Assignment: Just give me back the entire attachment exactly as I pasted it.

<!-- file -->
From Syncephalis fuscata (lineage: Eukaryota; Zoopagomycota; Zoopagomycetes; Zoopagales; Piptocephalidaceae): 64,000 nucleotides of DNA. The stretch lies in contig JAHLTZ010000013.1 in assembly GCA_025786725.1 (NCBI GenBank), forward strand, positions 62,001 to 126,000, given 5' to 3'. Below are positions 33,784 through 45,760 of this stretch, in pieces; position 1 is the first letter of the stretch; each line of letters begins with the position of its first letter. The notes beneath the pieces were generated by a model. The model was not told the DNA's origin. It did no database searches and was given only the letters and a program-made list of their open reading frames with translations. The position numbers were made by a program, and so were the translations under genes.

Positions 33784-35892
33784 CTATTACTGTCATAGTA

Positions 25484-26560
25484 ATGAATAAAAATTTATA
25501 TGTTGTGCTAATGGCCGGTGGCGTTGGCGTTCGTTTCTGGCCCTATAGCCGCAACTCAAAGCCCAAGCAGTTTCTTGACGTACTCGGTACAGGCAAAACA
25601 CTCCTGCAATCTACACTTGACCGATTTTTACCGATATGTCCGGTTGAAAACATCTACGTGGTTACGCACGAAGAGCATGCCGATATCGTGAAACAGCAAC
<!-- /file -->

From Syncephalis fuscata (lineage: Eukaryota; Zoopagomycota; Zoopagomycetes; Zoopagales; Piptocephalidaceae): 64,000 nucleotides of DNA. The stretch lies in contig JAHLTZ010000013.1 in assembly GCA_025786725.1 (NCBI GenBank), forward strand, positions 62,001 to 126,000, given 5' to 3'. Below are positions 33,784 through 45,760 of this stretch, in pieces; position 1 is the first letter of the stretch; each line of letters begins with the position of its first letter. The notes beneath the pieces were generated by a model. The model was not told the DNA's origin. It did no database searches and was given only the letters and a program-made list of their open reading frames with translations. The position numbers were made by a program, and so were the translations under genes.

Positions 33784-35892
33784 CTATTACTGTCATAGTA

Positions 25484-26560
25484 ATGAATAAAAATTTATA
25501 TGTTGTGCTAATGGCCGGTGGCGTTGGCGTTCGTTTCTGGCCCTATAGCCGCAACTCAAAGCCCAAGCAGTTTCTTGACGTACTCGGTACAGGCAAAACA
25601 CTCCTGCAATCTACACTTGACCGATTTTTACCGATATGTCCGGTTGAAAACATCTACGTGGTTACGCACGAAGAGCATGCCGATATCGTGAAACAGCAAC